An annual flu vaccination is especially important for people at high risk of serious flu complications, including young children, pregnant women, people with chronic health conditions like asthma, diabetes heart or lung disease, and older adults. Seasonal flu vaccine is important for health care workers and other people who
live with or care for high risk people to prevent giving the flu to those at high risk.

The Winnebago County Health Department’s fee for a flu shot is $30.00 while the pneumonia shot is $45.00.
“Last year in 2008, the Winnebago County Health Department gave over 13,000 flu vaccinations and it is our
goal this year, to give over 15,000 shots,” said Winnebago County Health Department Health Promotion Coordinator, Tammy Rieger.

The Winnebago County Health Department would like to remind you that the seasonal vaccination will not protect you from the novel H1N1 flu.  In mid-October when the H1N1 vaccine becomes available, the vaccinations will be given at no charge, by the Winnebago County Health Department. Private provider’s vaccinators may charge a small administrative fee.

Symptoms of H1N1 and seasonal flu are very similar, and include fever, body aches, headache, sore throat,
cough, runny/stuffy nose, chills, fatigue, and possibly diarrhea and or vomiting. The spread of the H1N1 virus is thought to be happening in the same way that seasonal flu spreads. Flu viruses are spread mainly from person-
to-person through coughing or sneezing by people with influenza. Sometimes people may become infected by touching something with flu viruses on it and then touching their mouth or nose.

According to the CDC, it is more important than ever for people to get both the seasonal flu and H1N1 vaccinations as a way to ensure that they stay healthy. While it is well known that the seasonal flu virus affects thousands of people in the US annually, the H1N1 virus is so new that people who are usually able to fight off the seasonal flu virus may end up ill from the H1N1 virus-with some of those also contract H1N1 developing health complications. Getting both vaccinations as soon as they are available is a sensible way to protect against becoming ill from the seasonal and or the H1N1 virus during this coming flu season.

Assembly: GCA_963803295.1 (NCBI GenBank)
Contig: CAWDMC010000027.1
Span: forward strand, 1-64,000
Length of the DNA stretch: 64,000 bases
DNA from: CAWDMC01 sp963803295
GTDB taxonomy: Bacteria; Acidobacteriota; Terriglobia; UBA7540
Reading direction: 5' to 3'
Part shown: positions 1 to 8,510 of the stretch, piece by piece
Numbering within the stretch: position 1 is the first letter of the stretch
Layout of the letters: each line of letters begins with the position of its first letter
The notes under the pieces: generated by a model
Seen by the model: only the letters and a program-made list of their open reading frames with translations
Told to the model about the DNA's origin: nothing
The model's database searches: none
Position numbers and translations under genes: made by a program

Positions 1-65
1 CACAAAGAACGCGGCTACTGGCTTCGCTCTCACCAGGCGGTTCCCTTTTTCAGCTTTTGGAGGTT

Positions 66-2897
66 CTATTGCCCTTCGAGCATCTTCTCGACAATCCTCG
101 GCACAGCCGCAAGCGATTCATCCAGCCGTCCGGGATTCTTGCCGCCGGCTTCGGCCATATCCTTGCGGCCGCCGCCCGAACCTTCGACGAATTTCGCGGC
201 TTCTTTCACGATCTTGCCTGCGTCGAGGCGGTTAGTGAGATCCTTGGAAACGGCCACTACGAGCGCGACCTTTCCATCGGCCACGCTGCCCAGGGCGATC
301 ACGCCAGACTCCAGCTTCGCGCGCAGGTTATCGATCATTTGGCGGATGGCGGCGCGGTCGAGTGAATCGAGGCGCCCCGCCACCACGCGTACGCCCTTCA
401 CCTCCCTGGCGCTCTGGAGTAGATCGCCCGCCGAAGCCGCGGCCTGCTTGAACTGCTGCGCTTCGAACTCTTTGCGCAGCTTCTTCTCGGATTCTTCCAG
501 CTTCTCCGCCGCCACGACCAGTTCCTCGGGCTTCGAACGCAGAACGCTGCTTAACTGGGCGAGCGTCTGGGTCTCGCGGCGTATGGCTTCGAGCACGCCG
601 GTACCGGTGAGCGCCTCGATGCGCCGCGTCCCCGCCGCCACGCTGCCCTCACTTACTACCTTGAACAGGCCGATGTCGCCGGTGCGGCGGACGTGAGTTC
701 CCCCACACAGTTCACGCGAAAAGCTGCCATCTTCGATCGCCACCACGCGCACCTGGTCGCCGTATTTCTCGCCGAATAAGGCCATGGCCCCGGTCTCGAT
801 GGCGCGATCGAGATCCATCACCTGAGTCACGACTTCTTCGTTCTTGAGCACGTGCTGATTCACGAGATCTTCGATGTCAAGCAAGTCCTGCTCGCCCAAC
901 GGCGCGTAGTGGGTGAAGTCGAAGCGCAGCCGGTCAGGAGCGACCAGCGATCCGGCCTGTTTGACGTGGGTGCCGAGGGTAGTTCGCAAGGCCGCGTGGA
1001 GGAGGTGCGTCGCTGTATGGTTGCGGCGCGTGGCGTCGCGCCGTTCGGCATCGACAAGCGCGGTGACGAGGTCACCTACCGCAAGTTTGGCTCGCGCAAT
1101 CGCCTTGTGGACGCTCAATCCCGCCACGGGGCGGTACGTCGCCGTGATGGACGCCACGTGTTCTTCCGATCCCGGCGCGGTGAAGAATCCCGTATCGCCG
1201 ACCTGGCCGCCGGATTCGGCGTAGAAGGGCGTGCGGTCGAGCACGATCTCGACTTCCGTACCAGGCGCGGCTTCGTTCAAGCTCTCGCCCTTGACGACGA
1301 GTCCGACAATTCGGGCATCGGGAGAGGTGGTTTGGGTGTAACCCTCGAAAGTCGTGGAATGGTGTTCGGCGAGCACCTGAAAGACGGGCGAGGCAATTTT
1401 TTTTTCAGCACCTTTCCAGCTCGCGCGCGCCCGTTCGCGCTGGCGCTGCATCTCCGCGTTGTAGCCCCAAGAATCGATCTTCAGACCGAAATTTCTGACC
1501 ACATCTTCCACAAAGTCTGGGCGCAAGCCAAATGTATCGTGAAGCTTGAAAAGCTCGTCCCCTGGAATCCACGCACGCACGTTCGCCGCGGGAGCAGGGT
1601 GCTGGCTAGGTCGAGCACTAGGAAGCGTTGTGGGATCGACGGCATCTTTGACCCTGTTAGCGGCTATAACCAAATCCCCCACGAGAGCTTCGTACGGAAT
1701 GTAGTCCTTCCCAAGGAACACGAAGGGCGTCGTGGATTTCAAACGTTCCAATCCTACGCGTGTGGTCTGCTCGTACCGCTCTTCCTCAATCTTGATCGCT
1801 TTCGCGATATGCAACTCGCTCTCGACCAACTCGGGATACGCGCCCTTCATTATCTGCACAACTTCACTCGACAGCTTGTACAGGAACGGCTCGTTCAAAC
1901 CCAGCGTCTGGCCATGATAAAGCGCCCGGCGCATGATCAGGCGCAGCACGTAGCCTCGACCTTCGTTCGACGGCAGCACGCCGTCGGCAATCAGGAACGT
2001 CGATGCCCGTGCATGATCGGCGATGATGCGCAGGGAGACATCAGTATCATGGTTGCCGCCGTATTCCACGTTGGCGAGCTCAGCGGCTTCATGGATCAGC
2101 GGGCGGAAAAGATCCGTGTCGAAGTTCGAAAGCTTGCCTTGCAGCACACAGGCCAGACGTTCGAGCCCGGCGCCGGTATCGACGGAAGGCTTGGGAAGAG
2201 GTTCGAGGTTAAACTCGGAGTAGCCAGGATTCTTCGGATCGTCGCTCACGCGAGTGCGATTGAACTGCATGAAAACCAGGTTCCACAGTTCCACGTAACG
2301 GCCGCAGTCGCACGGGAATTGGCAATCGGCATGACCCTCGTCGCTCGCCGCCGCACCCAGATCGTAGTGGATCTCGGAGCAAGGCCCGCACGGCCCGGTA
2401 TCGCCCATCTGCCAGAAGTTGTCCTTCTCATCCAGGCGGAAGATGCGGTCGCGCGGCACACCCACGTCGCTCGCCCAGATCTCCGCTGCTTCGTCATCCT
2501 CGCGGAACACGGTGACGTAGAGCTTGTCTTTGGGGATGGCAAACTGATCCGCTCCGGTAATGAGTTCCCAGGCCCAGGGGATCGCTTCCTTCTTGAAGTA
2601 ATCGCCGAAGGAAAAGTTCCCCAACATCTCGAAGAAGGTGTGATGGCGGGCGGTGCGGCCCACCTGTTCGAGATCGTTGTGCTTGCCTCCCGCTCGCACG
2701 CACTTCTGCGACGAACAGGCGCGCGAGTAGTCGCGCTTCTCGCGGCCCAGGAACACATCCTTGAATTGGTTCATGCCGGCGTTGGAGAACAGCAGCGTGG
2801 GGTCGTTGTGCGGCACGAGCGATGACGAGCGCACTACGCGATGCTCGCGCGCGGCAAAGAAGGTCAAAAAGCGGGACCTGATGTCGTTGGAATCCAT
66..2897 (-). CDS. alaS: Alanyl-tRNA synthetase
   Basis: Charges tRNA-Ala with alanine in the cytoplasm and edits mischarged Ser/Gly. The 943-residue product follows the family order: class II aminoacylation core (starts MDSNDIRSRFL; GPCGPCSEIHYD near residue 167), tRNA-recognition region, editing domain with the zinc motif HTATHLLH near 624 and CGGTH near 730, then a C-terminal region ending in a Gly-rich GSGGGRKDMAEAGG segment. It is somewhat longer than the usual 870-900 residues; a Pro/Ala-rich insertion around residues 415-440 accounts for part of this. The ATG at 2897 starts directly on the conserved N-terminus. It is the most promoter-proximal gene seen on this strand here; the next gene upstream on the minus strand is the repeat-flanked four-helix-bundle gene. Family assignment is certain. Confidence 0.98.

The Winnebago County Health Department is working closely with State, local, and community health partners in coordinating the response to the seasonal and H1N1 co-circulating flu season. It is our goal to prevent and protect our community from the effects of influenza viruses, said Dan Reilly, Public Health Emergency Response Coordinator for Winnebago County Health Department.

The Winnebago County Health Department Administrator, Mr. Mike Bacon, emphasized the importance protecting yourself and your family. “This can be as simple as following the three C's, Mr. Bacon said. The three C's stand for CLEAN, COVER and CONTAIN. These include the following steps:

Cleanthoroughly wash your hands frequently to prevent the spread of germs.
Cover; cover your cough and sneeze with a tissue or sleeve.

Containcontain your germs by staying home if you are sick.According to Mike Bacon, There is much each of us can do to prevent the spread of flu in the workplace, schools and throughout the community. Persons with flu-like symptoms should stay home from school, work, and social gatherings, until 24 hours after fever subsides.

People release more of the flu virus when they have a fever. So by staying home during this time will be especially important to not spread the flu to co-workers, friends or fellow students.

If you have any questions regarding getting the seasonal or H1N1 flu vaccinations, please see your healthcare provider or contact the Health Department. You may also log on to the following websites for information.

Centers for Disease Control at:
Illinois Department of Public Health
Illinois Emergency Management Agency
Winnebago County Health Department at:
Health and Human Services at: